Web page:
This pretty much some up how the show is so addictive - http://gawker.com/5874387/why-everyone-in-the-universe-should-watch-downton-abbey
I've burned through the first season and half of the second in the past week. The pacing always seems off; when I feel like the story's reached a stopping point, I usually find that there's another 20 minutes of airtime or so left.
TAW asked why I seemed so ambivalent about it since she adores the show. I've concluded that it's a well-acted, gussied up soap opera. If we're putting this show on the list of the current great shows on TV, then I'll compare it to Breaking Bad and Mad Men, and there hasn't been anything on Downton Abbey that reaches the heights of Breaking Bad's "Crystal Blue Persuasion" sequence or Mad Men's non-linear storytelling in this season's "The Other Woman."
It's not to say that I'm not invested in Anna and Mr. Bates (though I don't care much about Matthew and Mary), but I also don't see O'Brien's or Thomas's motivation for constant troublemaking. Boredom? Thomas's resentment over his repressed homosexuality? It can be entertaining, and they're interesting plot drivers, but it's bordering on irritating.
Oh, it's 100% soap, right down to the silly plot twist(s) you're about to encounter. It's enjoyable enough, but disguised as high culture mostly due to the accents and the setting.
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I'm not a huge apologist for the show, as I understand your frustrations, but I wonder if your fast paced viewing may add to that. (not a criticism, just an observation)
Season 2 definitely felt weirdly paced - meandering in some plotlines and then rushing through others. The overall tone of the series is definitely highly soapy, so if that's bothering you don't expect it to improve much.
I don't mind soapy (I rank The O.C. as one of my favorite shows of this past generation of TV, for God's sake), but I think I was expecting something more than high soap based on the hype. If nothing else, series three will be something to watch in January.
The Thomas as black marketer storyline had potential, but it was blown through in the course of two episodes, which is a shame so they can send him back to Downton.
My pace of viewing may have been a factor. Each episode usually encompasses a significant amount of time in story, and a significant amount of time usually passes between episodes. So, when I watched at a rapid clip, it just highlights the sense that even though time is theoretically passing in the show's world, it feels like nothing is changing, which is frustrating.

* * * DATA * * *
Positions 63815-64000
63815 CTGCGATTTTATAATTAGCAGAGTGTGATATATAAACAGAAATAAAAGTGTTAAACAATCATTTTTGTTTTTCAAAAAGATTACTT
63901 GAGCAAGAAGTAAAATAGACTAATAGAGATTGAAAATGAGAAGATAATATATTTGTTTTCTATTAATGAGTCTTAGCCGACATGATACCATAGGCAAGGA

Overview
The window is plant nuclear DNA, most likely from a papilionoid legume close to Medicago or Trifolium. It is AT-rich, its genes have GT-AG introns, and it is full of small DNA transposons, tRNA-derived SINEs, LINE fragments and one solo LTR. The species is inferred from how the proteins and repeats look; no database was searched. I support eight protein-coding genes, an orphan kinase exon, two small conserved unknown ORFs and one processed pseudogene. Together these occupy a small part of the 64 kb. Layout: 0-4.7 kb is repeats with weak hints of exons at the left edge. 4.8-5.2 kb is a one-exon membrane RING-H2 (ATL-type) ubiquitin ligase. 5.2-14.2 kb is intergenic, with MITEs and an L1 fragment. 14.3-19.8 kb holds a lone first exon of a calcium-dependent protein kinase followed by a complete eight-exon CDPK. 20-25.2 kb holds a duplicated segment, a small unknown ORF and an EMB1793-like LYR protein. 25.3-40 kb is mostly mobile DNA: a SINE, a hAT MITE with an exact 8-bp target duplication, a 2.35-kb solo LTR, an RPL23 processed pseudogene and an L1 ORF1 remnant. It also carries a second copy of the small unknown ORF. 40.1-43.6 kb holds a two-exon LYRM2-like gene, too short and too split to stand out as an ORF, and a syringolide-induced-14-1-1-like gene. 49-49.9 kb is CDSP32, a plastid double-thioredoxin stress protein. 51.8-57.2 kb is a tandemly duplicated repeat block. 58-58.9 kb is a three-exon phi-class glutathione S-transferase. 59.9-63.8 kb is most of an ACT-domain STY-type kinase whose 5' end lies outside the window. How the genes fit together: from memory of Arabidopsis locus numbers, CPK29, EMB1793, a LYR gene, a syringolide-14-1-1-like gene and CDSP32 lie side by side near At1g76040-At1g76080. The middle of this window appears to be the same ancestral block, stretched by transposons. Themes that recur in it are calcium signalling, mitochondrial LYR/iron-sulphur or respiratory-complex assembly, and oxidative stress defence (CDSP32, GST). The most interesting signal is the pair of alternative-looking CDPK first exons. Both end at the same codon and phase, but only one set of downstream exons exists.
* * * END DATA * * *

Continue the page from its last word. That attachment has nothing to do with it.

I'm just glad Ser Jorah Mormont put up a better fight than his Edwardian descendant.
Also, I could imagine Mary going on and on about her pets.
Considering the losing fight I've had to avoid spoilers for season 3, I hope PBS understands the importance of airing it in the States closer to the British airdates for next season.
My guess is that it's been so late because of their belief that they need to air the Christmas Special along with the other episodes. Hopefully the strong ratings (up 54% from last year) that BBC America got for the Doctor Who Christmas Special last month will spur them into action.
And are other PBS stations using this as a fund-raiser? There are at least two 'live' Downton Abbey screenings around here - one at an old (but still in use) theater in Charlottesville where they're having a dress-up $50 per head dinner party beforehand, and then a free to everyone screening at 9:00pm.
In which a comparison between Downton Abbey and Entourage is plausibly made.
So we just started S1 this weekend (way to be up on the times) and it's very enjoyable. It's kind of interesting watching for the first time and knowing some people's complaints about S2 being "too soap opera-y" because some of these plots (I'm looking at you, Turkish Dude!) are extremely soapy and ridiculous. So I like to think I'm well prepared for viewing the rest of the series.
Man, Thomas and O'Brien are dicks. When's the Spanish flu hit England? The house could use a purge starting with them.
I wouldn't say its a complaint as much as a warning. Be prepared for soapyness and you'll love it, but if plausibility is your bag this may not be the show for you.
Season 3 is the first time I watching it live, so to speak, so this is the first time I've encountered Laura Linney's introduction. The fast-forward button got a lot of use last night.
Alan Cumming hosted Sherlock and was much better at it.
I almost dropped the show during season one because of the soapyness. I was hoping for something like "Remains of The Day", which is soapy in its own right, but it also spent time on the minutaie of butlery (is that a word?).
Once I realised it was more like The Young and The Restless I accepted it for what it was and was able to enjoy it more. There are still a few storylines that don't go anywhere but that's true of many shows.
>>There are still a few storylines that don't go anywhere<<
I think season 2 much moreso that season 1 suffered from pacing problems like this. Smaller storylines that dragged on interminably (Daisy and William, especially after he returned from the war) while larger options were completely rushed (spanish flu, anyone?).
This was better than the first episode of series 3, but Matthew and Mary need to sit down and be quiet.